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I need to storage raw (not aggregated) data which has multiple segmentation (aggregation) possibilities. On example: day, hour of a day, device etc. There will be at least 6 segmentation columns and every column has average 5 unique values. And I need to manage every possible aggregation of this data on wide variety of ranges.

On example:

  • I need sum of columnX grouped by day and hour of a day from last month
  • I need sum of columnX, average of columnY grouped by month and device from last year

It has to be raw data. This requirement will cause average 100M records per month. I can't store any sums because I had to store every possible sum for every combination of segmentation columns.

What database engine / design would be most optimal for such a task? Originally for application we chose MySQL database but in time of choice we wasn't fully aware about data structure and statistics needed to extract. Now when I know it I thought about table partitioning but I'm not familiar with it and not sure if it really helps because of wide variety of ranges. And if it doesn't help, if MySQL fail this task, no matter of table design, what do? Some non-relational engine like MongoDB on example?

Requirement for queries - not more than 2-3 seconds.

supposed company hardware resources for database handling - couple of high quality servers but for sure not dozens or hundreds.

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2 Answers 2

What I've found to work best is storing raw data not in any kind of database, but storing the aggregates of what you're looking to query in those systems. The reason around this is raw data is clunky, and searching over potentially 100m rows coming in a day is going to generate a HUGE latency issue regardless of what you're searching with especially if you have the entire raw data set in. You want these log files though so you can aggregate over it to produce the results you want.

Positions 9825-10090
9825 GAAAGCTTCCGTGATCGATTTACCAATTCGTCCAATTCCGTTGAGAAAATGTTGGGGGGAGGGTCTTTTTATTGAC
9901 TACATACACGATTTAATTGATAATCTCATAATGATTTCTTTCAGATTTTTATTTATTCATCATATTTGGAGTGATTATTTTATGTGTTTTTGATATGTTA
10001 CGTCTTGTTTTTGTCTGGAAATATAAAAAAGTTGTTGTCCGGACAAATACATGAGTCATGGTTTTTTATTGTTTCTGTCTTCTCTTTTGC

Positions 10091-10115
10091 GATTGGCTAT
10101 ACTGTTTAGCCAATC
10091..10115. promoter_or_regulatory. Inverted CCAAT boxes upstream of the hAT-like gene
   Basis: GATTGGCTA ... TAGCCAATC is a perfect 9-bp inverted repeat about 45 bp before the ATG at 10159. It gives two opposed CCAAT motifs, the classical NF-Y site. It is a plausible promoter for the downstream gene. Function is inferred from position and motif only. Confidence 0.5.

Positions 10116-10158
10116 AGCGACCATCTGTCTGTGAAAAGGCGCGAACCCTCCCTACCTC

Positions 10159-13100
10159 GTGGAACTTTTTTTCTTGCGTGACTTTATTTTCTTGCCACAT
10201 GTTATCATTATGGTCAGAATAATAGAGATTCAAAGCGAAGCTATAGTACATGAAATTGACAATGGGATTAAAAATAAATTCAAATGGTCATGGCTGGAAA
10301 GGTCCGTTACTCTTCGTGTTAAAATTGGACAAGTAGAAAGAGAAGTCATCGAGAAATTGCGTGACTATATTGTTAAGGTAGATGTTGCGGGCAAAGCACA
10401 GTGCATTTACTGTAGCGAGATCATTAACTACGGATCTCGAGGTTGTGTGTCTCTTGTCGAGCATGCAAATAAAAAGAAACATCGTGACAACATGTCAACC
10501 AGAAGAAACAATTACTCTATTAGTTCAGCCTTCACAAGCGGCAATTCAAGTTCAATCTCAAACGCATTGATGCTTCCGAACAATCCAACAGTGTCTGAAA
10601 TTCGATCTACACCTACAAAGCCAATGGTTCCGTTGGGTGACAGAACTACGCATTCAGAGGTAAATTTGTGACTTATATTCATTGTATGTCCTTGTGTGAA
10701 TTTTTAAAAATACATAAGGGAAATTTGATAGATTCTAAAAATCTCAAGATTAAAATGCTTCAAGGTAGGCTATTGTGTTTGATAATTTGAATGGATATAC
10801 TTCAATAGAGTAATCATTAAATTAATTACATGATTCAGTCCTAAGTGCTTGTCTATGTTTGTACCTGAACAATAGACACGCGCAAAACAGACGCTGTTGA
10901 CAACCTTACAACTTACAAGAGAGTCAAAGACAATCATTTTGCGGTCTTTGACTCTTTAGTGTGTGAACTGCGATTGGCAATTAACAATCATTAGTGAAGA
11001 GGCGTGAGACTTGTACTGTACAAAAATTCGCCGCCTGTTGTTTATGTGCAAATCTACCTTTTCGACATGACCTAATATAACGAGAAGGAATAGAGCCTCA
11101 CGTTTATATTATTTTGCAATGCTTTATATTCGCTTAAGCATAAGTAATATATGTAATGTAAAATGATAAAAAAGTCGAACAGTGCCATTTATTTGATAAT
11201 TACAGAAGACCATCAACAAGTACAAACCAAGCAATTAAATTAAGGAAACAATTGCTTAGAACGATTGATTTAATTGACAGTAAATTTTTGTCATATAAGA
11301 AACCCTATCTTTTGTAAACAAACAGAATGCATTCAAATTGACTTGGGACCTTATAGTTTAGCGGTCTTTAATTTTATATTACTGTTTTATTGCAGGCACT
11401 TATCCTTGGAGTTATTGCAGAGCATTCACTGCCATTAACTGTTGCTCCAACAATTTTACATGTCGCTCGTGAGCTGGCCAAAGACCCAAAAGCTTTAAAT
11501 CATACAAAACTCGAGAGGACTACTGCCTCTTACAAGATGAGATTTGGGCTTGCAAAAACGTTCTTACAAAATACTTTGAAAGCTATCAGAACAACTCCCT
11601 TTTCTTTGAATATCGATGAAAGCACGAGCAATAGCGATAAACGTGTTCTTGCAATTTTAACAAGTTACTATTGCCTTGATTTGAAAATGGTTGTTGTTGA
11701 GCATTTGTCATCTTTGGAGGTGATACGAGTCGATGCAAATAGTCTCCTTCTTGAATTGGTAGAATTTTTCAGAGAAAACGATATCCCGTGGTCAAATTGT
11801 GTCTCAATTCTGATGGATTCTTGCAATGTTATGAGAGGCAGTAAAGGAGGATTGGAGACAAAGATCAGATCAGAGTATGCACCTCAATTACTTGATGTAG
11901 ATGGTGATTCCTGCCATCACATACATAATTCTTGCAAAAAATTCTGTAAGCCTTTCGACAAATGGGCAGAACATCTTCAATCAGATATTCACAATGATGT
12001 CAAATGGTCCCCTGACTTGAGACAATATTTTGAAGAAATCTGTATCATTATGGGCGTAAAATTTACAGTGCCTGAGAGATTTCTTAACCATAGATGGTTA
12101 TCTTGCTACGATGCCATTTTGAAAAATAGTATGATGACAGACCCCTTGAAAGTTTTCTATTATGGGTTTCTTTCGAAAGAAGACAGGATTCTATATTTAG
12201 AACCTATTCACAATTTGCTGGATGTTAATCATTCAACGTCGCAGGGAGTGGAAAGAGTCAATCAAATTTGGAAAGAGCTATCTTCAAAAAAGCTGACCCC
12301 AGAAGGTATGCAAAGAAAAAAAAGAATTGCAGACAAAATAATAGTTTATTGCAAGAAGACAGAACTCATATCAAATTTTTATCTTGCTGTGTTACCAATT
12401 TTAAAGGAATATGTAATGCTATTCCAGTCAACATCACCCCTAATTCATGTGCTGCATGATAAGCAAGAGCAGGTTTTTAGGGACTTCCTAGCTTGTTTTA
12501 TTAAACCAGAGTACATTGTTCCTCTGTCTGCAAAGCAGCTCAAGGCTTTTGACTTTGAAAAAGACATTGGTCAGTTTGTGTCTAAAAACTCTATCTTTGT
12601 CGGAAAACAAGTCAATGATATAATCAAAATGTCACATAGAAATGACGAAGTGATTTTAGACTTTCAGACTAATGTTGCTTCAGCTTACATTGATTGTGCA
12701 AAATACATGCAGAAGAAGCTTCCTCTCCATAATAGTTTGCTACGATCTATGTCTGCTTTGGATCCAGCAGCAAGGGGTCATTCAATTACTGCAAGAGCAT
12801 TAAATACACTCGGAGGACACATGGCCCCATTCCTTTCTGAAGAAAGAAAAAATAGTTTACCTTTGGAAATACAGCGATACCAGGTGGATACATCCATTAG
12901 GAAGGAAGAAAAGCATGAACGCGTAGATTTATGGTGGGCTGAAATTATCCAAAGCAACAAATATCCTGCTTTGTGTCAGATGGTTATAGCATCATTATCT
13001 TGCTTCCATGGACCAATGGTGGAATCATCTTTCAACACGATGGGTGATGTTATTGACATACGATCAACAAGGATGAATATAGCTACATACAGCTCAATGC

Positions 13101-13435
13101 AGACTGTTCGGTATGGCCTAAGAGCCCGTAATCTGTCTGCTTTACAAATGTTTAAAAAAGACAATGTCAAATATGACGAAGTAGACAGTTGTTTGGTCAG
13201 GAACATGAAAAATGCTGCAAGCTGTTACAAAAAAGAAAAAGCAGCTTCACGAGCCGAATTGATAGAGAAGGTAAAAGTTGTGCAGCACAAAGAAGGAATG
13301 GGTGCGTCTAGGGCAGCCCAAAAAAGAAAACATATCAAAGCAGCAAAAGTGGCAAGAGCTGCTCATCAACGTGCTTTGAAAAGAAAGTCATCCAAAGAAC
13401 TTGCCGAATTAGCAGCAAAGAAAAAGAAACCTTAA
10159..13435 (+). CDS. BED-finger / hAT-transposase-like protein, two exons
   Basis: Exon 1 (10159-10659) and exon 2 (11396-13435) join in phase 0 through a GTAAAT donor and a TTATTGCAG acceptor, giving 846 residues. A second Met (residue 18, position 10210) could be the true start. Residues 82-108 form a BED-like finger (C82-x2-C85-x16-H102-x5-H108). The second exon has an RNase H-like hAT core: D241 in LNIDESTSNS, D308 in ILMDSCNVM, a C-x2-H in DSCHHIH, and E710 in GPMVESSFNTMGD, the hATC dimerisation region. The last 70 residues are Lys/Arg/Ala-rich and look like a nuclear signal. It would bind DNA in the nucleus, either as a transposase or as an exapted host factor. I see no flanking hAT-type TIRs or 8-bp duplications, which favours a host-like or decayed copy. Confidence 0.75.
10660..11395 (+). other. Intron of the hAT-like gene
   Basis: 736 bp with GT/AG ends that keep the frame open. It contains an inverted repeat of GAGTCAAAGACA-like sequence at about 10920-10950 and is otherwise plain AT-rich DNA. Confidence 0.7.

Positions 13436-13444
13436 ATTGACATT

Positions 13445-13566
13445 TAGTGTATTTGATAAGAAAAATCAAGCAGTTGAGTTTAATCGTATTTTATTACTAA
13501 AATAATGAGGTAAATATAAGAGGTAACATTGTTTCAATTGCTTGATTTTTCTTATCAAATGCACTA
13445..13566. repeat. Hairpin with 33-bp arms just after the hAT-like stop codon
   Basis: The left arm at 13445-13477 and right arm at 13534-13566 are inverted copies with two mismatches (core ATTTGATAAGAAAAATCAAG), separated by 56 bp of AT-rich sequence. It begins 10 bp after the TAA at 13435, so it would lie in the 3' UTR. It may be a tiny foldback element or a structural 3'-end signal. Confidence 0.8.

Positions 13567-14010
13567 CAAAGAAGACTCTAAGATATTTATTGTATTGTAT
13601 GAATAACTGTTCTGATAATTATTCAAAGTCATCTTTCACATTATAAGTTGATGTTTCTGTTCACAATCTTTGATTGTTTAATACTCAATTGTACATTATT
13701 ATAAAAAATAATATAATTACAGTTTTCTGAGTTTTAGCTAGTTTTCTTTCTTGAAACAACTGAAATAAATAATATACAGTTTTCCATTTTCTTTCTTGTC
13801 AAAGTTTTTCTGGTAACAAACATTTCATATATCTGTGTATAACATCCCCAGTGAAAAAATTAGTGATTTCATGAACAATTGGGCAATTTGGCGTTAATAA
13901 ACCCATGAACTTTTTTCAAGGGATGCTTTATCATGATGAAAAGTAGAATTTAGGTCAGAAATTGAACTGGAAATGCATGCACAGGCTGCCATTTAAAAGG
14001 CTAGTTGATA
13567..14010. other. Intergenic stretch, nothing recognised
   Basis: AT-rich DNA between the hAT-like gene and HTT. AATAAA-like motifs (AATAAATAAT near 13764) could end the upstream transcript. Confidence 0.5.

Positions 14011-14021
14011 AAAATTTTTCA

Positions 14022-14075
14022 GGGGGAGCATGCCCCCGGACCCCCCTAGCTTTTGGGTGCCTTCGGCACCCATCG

I've found storing these logs as the HTTP requests works, or even writing something to store raw JSON files helps take the second level to it.

For example, I see you want to do a Devices group. You could use Mongo to aggregate this out into something similar to the below structure:

{
    "_id": "20121005_siteKey_device",
    "hits": 512,
    "hours": {
        "0": 52,
        "1": 31
    }
} //mongo structure

Or if you wanted to aggragate further down to minutes:

{
    "_id": "20121005_siteKey_device",
    "hits": 512,
    "minutes": {
        "0": 52,
        "1": 31
        ...
        "3600":31
    }
}

Aside from this if you have much smaller dataset you could look to use Redis. Take a peak at this link here:

Metrics using Redis

Regardless a fun problem to work through. Good Luck!

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You could store the aggregates grouped by Hour, Device, .... In other words, grouped by all interesting dimensions together. If there are few distinct combinations (you said there are), this aggregated table will be small. You can then query the aggregates (aggregating again, of course) instead of scanning the huge base table.

Note, that NoSQL databases don't do things fundamentally differently. You'll have all the same problems with this task. You either need to scan the entire table or store aggregates. This will be the same for SQL Server and for NoSQL.

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